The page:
It’s a little too quiet here. I stop for a moment, peering through the scrub oak around me. The trees are mostly thinned by the fall weather, with just enough leaves left to make an unnerving rustle now and then. I make a full circle, slowly, then quickly, since I keep thinking I have my back to something…
Nothing moves, there is no sound. I stand still for a few minutes. I know myself pretty well, since I’ve been with me for many years now, and I know I can make myself jumpy if I don’t give myself a mental slap. I’m miles from my car. I haven’t seen another person for hours. If I get nervous now, it’s going to be a long and unpleasant return home.
So I give myself that slap. Yes, it is quiet. This trail is busy when the weather is good, so I don’t think the quiet is caused by my presence. So, yes, there is probably some predator nearby. But the likelihood that I would be considered lunch is very small. Possible, but unlikely. A possibility I already knew, I always know, every time I head out on a trail. So, what to do?
Keep running. The trail climbs steeply, the trees are close around me on all sides, until it opens suddenly and dramatically to the most beautiful view in the world.
That’s just my opinion, but I’m probably right.
I stop, take pictures. Take a drink. Keep running.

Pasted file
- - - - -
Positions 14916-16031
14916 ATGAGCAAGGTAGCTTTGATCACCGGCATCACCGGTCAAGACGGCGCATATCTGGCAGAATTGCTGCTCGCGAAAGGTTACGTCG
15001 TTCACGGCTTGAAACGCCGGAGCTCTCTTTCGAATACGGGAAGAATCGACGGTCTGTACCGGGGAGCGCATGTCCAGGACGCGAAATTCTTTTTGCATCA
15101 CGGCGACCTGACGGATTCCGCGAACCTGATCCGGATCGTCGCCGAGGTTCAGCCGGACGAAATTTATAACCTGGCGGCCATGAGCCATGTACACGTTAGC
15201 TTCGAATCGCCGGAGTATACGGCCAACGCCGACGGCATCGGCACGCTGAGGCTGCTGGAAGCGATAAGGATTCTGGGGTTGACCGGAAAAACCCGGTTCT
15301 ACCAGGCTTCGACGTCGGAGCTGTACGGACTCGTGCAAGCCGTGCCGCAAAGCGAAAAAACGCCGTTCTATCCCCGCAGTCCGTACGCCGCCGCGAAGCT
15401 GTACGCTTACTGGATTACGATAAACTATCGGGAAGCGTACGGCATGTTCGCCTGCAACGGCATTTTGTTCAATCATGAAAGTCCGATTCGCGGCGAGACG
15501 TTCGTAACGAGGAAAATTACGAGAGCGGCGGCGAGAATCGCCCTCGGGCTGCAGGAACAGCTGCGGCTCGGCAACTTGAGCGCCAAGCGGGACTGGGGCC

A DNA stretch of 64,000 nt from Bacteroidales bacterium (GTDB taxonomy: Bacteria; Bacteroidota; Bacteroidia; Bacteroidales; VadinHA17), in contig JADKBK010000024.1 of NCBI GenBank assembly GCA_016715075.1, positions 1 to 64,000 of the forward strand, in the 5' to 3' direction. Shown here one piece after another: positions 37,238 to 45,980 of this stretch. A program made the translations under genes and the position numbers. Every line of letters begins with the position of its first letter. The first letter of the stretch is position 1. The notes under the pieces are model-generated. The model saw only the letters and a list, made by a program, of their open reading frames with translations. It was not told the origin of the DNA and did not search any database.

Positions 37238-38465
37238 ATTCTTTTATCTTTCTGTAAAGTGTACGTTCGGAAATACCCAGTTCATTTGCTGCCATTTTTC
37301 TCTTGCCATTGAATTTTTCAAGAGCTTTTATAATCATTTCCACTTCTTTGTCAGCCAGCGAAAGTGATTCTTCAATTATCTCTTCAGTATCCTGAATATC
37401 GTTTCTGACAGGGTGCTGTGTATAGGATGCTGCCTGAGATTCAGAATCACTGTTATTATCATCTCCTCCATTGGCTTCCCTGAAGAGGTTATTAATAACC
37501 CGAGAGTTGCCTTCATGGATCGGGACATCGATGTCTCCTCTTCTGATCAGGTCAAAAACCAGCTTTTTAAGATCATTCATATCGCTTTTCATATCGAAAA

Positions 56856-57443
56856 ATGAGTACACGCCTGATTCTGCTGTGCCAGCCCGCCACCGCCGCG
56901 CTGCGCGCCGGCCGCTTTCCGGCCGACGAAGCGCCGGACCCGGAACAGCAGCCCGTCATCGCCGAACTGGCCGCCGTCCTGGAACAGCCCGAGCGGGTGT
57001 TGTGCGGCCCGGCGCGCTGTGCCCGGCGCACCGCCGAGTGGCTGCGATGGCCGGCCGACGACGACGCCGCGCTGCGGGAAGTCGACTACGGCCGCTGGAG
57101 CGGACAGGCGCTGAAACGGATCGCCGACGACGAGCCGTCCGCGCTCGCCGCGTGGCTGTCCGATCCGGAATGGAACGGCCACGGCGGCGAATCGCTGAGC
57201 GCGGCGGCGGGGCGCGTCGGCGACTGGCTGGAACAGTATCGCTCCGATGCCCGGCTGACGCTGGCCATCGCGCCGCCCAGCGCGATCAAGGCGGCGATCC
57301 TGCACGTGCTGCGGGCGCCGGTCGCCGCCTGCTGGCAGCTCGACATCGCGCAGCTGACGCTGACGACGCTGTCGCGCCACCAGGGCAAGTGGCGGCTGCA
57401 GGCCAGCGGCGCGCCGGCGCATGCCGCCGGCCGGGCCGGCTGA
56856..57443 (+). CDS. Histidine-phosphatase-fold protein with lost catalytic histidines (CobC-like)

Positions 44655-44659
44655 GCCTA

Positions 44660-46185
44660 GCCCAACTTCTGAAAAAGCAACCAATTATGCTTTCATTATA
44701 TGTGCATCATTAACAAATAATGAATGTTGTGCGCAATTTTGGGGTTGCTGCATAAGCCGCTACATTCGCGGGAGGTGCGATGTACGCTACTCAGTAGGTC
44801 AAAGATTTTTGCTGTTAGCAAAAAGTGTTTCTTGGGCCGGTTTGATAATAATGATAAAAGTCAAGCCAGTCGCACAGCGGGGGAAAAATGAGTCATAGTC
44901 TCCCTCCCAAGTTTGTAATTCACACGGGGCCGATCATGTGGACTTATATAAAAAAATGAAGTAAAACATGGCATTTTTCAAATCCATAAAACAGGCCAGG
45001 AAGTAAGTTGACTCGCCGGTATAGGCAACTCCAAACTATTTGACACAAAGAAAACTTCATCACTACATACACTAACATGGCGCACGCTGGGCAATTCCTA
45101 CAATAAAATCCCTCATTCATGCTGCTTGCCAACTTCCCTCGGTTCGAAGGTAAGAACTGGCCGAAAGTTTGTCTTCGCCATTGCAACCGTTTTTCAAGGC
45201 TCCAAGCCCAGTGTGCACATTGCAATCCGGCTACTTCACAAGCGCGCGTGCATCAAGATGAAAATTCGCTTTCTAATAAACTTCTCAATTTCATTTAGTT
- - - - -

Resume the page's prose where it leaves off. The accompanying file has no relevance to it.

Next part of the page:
People have asked me why I run alone in the mountains. Doesn’t it scare me? Am I just trying to get raped or murdered or eaten by rabid squirrels?
Yes, sometimes it scares me. No, I’m not stupid or suicidal.
Like everything in life, if you use that mushy stuff in your skull, you weigh the risks vs. rewards. If the rewards outweigh the risks, then you do what you can to mitigate the risks.
Risks. When you trail run alone, you might…
- Get lost. This is actually pretty likely, unless you really know where you are all the time. Just viewing maps of an area isn’t very helpful to me, because the topography and trees make everything so different. I look for landmarks while I run that I can head back to, and I never get so lost in thought that I forget to pay attention to my surroundings. Just in case, I always carry some basics for survival, and I always carry a cell phone.
- Meet up with bad people. This is less likely than it seems. Certainly a rapist or attacker can find easier targets than a lone woman miles from the nearest road. I’m not suggesting that everyone running and biking the trails is trustworthy, but that’s why I carry pepper spray. Also, be aware of your surroundings.
- Meet up with predatory animals. This is one of my big worries, even though attacks are ridiculously rare. I’ve seen a few coyote and a bobcat, but mountain lions and black bear live here too. I’ve never heard of a local mountain lion attack on a human, but there have been deadly bear attacks. In spite of this, I fear mountain lions much more than bears. I mean, have you ever watched a cat “play” with a mouse? The advice I’ve heard is face down a lion, make yourself big and loud and scary, but back down from a bear. I carry pepper spray. If I forget my pepper spray, I carry a fist-sized rock, or a stick. I always feel a little better with some sort of weapon. Also, be aware of your surroundings.